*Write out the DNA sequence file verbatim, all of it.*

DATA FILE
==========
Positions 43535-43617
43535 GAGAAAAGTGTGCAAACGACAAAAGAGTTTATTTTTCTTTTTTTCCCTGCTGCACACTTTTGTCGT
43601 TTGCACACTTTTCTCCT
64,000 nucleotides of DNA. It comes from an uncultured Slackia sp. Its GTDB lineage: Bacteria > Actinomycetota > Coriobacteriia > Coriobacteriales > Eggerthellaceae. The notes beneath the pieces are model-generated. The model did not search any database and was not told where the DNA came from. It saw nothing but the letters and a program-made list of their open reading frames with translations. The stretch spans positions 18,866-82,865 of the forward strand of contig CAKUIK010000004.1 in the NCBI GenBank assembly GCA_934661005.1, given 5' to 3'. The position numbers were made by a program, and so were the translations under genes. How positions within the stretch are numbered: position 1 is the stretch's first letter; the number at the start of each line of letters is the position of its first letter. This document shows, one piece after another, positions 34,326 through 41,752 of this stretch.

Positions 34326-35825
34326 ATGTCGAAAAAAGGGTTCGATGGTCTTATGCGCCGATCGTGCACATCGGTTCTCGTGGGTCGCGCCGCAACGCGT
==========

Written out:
Positions 43535-43617
43535 GAGAAAAGTGTGCAAACGACAAAAGAGTTTATTTTTCTTTTTTTCCCTGCTGCACACTTTTGTCGT
43601 TTGCACACTTTTCTCCT
64,000 nucleotides of DNA. It comes from an uncultured Slackia sp. Its GTDB lineage: Bacteria > Actinomycetota > Coriobacteriia > Coriobacteriales > Eggerthellaceae. The notes beneath the pieces are model-generated. The model did not search any database and was not told where the DNA came from. It saw nothing but the letters and a program-made list of their open reading frames with translations. The stretch spans positions 18,866-82,865 of the forward strand of contig CAKUIK010000004.1 in the NCBI GenBank assembly GCA_934661005.1, given 5' to 3'. The position numbers were made by a program, and so were the translations under genes. How positions within the stretch are numbered: position 1 is the stretch's first letter; the number at the start of each line of letters is the position of its first letter. This document shows, one piece after another, positions 34,326 through 41,752 of this stretch.

Positions 34326-35825
34326 ATGTCGAAAAAAGGGTTCGATGGTCTTATGCGCCGATCGTGCACATCGGTTCTCGTGGGTCGCGCCGCAACGCGT